Thursday, April 27, 2017

Contemporary Media Inc. Hires Michael Donahue

Posted By on Thu, Apr 27, 2017 at 4:00 PM

Contemporary Media, Inc. has announced that the company has hired former Commercial Appeal writer and columnist, Michael Donahue. The official press release:

Contemporary Media Inc. Hires Michael Donahue

Contemporary Media Inc., publishers of the Memphis Flyer, Memphis magazine, Memphis Parent, and Inside Memphis Business, are pleased to announce the hiring of long-time Memphis journalist Michael Donahue.
Michael Donahue
  • Michael Donahue

Donahue began his career in 1975 at the now-defunct Memphis Press-Scimitar and moved to The Memphis Commercial Appeal in 1984, where he wrote about food and dining, music, and covered social events until earlier this year. He has received Hall of Fame and Distinguished Graduate honors from his alma maters, Christian Brothers High School and the University of Memphis.

Donahue will write for the Flyer, Memphis magazine, and Inside Memphis Business.

"We are pleased to have been able to bring such a skilled, veteran Memphis journalist on board to CMI," said Publisher and CEO Kenneth Neill. "And we look forward to fully utilizing Michael's many talents in both our print and digital products."

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Circuit on Street Safety Kicks Off

Posted By on Thu, Apr 27, 2017 at 2:33 PM

Memphis streets are becoming increasingly dangerous for pedestrians, as last year Memphis reported to have the highest number of pedestrians affected by traffic accidents anywhere in the state for the past 10 years.

Additionally, just this year, 15 pedestrians have died just by simply using the street.

In response, Bike Walk Memphis, a group advocating for better biking and walking experiences in Memphis, kicked off the "State of the Streets" circuit, which is an effort to inform various community groups about the current conditions of the city's streets and what the city is doing to improve them.

The effort began today as Nicolas Oyler, Bikeway and Pedestrian Program Manager at the City of Memphis, spoke to the Frayser Exchange community group about the dangers of the Memphis streets and the need to invest in the 15,000 acres of public space that reaches every corner of Memphis, known as our city streets.

"Our track record today is not good," Oyler said. "Our streets are dangerous by design, but we can improve that."

Oyler told the group that as of now 30 percent of the city's sidewalks are impassible and need to be redone today, but the problem is the high price tag these projects have, costing millions of dollars.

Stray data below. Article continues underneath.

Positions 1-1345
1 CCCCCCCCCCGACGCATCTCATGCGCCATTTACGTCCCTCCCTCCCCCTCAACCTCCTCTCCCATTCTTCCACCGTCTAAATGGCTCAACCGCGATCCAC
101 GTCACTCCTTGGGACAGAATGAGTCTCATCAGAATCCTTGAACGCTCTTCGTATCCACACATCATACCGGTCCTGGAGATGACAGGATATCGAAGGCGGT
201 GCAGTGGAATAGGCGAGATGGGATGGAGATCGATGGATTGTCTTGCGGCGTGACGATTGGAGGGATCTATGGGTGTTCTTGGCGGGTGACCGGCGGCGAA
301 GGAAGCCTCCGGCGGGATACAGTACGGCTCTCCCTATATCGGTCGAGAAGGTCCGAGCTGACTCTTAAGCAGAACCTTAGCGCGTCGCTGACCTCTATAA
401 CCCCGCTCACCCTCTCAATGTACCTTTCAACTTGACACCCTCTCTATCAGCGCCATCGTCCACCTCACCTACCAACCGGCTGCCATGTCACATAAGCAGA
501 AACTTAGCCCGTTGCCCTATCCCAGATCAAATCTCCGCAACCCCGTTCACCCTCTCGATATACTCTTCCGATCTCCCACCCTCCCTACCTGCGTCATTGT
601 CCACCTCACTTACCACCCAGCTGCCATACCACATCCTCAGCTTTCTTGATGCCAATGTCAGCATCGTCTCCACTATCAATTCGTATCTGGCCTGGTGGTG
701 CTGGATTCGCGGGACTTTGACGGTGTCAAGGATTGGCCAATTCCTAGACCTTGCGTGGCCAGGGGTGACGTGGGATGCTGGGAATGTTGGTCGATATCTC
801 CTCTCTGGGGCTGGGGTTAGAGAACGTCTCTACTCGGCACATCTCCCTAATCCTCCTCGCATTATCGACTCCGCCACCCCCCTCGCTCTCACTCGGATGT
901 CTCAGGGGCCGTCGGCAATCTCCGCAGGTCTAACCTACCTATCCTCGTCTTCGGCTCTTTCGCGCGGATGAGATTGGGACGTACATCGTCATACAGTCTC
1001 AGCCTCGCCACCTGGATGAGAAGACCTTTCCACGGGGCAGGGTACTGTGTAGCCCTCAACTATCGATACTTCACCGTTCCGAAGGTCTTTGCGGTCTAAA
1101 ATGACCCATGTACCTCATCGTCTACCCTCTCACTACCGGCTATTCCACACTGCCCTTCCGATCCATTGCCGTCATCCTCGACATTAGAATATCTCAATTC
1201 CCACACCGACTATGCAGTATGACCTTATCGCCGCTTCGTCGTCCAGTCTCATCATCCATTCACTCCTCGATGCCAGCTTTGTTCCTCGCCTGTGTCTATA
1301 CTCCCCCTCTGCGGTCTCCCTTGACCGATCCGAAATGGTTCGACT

To make a dent in the problem, the city identified the 100 projects in the city that need the most attention in the Memphis Pedestrian Safety Action Plan.

From there, 20 were chosen and federally funded to be demonstration projects, in an effort to secure more funding allowing the entire project to be implemented, says Oyler.

Program Coordinator for Bike Walk Memphis, Bridget Mccall says the group hopes to reach more neighborhoods with the "State of the Streets" circuit to inform people that the city is aware of the problem and is moving in a direction of improvement.

"We want to start having more conversations at a neighborhood level about the fact that there are plans that will make our streets safer," Mccall said.

Revisions of Overton Gateway Plan Revealed

Posted By on Thu, Apr 27, 2017 at 9:01 AM

After receiving much criticism of the proposed Overton Gateway, the developers altered their designs for the five-story apartment building and townhouses that would line seven acres near Sam Cooper at East Parkway.

The developers, Makowsky, Ringel, Greenberg LLC, met with concerned members of the public on Wednesday, April 26, to discuss the changes to the plans corresponding to the feedback received after the design was initially proposed.

One of the key concerns of the first proposal was the intended heights of the buildings, inconsistent with the historical Lea's Wood neighborhood.

Blair Parker, involved with site planning and architectural design for the project, said the concerns were heard and changes were made.

However, as the group laid out the changes which included the proposed five-story building being reduced to a three and four-story complex, tensions— and eyebrows—rose in the room.

"Overton Park is an amazing influence of all in this region and we found the survey reflects that," Parker said.

But the concerns from the first meeting like the crowd that the complex would bring to the area, as well as, the amount of traffic, were still being expressed.

One attendee at the meeting, Marty Redding, says she sees little difference reflected in the revisions and is still concerned about how dense the complex would make the neighborhood, as well as the lack of parking, and the number of people who will be forced to park on the streets as a result.

"I just think it will complicate things," Redding said. "My daughter lives in Parkway Place and I just want to have a place to park when I go visit her."

The group announced that before moving forward with the project, many steps have to be taken, which includes taking the conceptual plan before the land use control board next week.


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